- Hape Kerkeling
The Way of St. James or the Camino de Santiago is about to get a lot busier with the recent release of the Emilio Estevez directed film, The Way. I became fascinated with The Way when I stumbled across Shirley MacLaine’s book, The Camino: A Journey of the Spirit. While I never read it, the idea of this spiritual journey stayed with me. I recently finished Hape Kerkeling’s funny account of walking the Camino in, I’m Off Then: Losing and Finding Myself on the Camino de Santiago.
What Is The Way?
A path of illumination. A spiritual journey that people of all faiths and backgrounds have walked for over a thousand years. It was one of the most important Christian pilgrimages during medieval times. Legend says that St. James’s remains were carried by boat from Jerusalem to Northern Spain where he was buried on the site of what is now the city of Santiago de Compostela.
There are a number of routes leading to Santiago, but the most popular one is the Camino Frances, starting in St. Jean Pied de Port, France and crossing the Pyrenees Mountains into Northern Spain. Lines of energy (called ley lines) are said to be aligned with the Milky Way along the entire trail.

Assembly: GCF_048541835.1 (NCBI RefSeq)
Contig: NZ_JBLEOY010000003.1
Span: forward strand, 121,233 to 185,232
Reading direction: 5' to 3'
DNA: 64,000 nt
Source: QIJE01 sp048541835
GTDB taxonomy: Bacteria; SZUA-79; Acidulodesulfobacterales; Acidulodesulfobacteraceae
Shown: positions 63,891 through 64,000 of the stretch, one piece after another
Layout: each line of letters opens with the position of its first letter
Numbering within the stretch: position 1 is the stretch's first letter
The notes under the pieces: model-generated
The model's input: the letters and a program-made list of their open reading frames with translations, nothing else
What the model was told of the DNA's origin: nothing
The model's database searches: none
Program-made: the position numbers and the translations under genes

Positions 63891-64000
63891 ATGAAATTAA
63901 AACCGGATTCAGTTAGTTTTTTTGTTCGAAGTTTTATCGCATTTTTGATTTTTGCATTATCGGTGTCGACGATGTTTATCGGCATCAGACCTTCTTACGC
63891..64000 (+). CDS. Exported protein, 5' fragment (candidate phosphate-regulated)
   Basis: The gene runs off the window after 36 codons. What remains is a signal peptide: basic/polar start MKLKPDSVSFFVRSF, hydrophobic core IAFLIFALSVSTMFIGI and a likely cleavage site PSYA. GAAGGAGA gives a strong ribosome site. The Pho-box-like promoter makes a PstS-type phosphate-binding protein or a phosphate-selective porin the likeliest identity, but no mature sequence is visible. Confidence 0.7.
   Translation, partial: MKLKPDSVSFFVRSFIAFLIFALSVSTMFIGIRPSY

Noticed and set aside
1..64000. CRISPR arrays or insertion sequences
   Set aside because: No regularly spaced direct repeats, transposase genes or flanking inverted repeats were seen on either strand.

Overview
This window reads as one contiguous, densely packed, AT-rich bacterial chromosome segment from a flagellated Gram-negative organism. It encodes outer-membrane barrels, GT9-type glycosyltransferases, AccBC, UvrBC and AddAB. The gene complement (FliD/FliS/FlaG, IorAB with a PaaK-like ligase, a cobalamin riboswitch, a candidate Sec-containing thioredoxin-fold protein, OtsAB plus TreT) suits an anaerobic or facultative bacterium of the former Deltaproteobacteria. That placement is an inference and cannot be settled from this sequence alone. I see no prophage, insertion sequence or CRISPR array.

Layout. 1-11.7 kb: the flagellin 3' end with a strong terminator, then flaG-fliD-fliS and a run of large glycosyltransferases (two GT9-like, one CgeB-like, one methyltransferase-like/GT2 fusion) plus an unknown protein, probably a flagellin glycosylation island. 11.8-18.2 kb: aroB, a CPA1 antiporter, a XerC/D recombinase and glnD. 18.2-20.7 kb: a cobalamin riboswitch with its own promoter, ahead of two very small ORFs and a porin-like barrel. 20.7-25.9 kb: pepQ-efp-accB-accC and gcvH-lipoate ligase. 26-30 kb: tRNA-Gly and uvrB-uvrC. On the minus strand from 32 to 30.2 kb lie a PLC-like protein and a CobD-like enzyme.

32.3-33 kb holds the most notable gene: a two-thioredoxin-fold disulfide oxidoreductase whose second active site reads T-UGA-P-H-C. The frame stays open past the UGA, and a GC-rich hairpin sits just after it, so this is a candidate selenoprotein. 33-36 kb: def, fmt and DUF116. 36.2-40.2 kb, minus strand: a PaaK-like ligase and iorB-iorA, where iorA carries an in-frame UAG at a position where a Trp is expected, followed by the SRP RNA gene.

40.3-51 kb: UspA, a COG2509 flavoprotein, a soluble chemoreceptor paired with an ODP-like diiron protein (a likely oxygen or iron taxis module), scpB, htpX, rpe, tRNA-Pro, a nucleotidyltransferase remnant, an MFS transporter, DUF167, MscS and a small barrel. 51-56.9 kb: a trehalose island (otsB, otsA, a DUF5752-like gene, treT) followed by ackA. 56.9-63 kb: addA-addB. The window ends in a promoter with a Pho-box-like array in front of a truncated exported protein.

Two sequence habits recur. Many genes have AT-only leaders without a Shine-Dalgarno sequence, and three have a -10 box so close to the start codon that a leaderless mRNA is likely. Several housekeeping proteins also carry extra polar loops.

Facts About The Camino
- The Camino Frances covers 800 kilometers/500 miles across the countryside of Northern Spain.
- Pilgrims usually walk about 12 – 15 miles per day reaching Santiago within 6 to 8 weeks, but everyone’s journey varies.
- You can bike, walk, and travel by bus or horse, but to truly say you completed the Camino, you must walk it in its entirety.
- You are considered to have completed the pilgrimage if you can show you walked the final 62 miles to Santiago de Compostela on foot or the final 124 miles by bicycle or horseback.
- When you start your journey, you are given a pilgrim’s passport which needs to be stamped in each town to obtain a compostela, a certificate of completion.
- The trial is marked by flecha amarilla (yellow arrows) and/or the vieria (scallop symbol).
- The scallop shell is the pilgrim’s insignia and most pilgrims will wear a shell or have one attached to their backpack.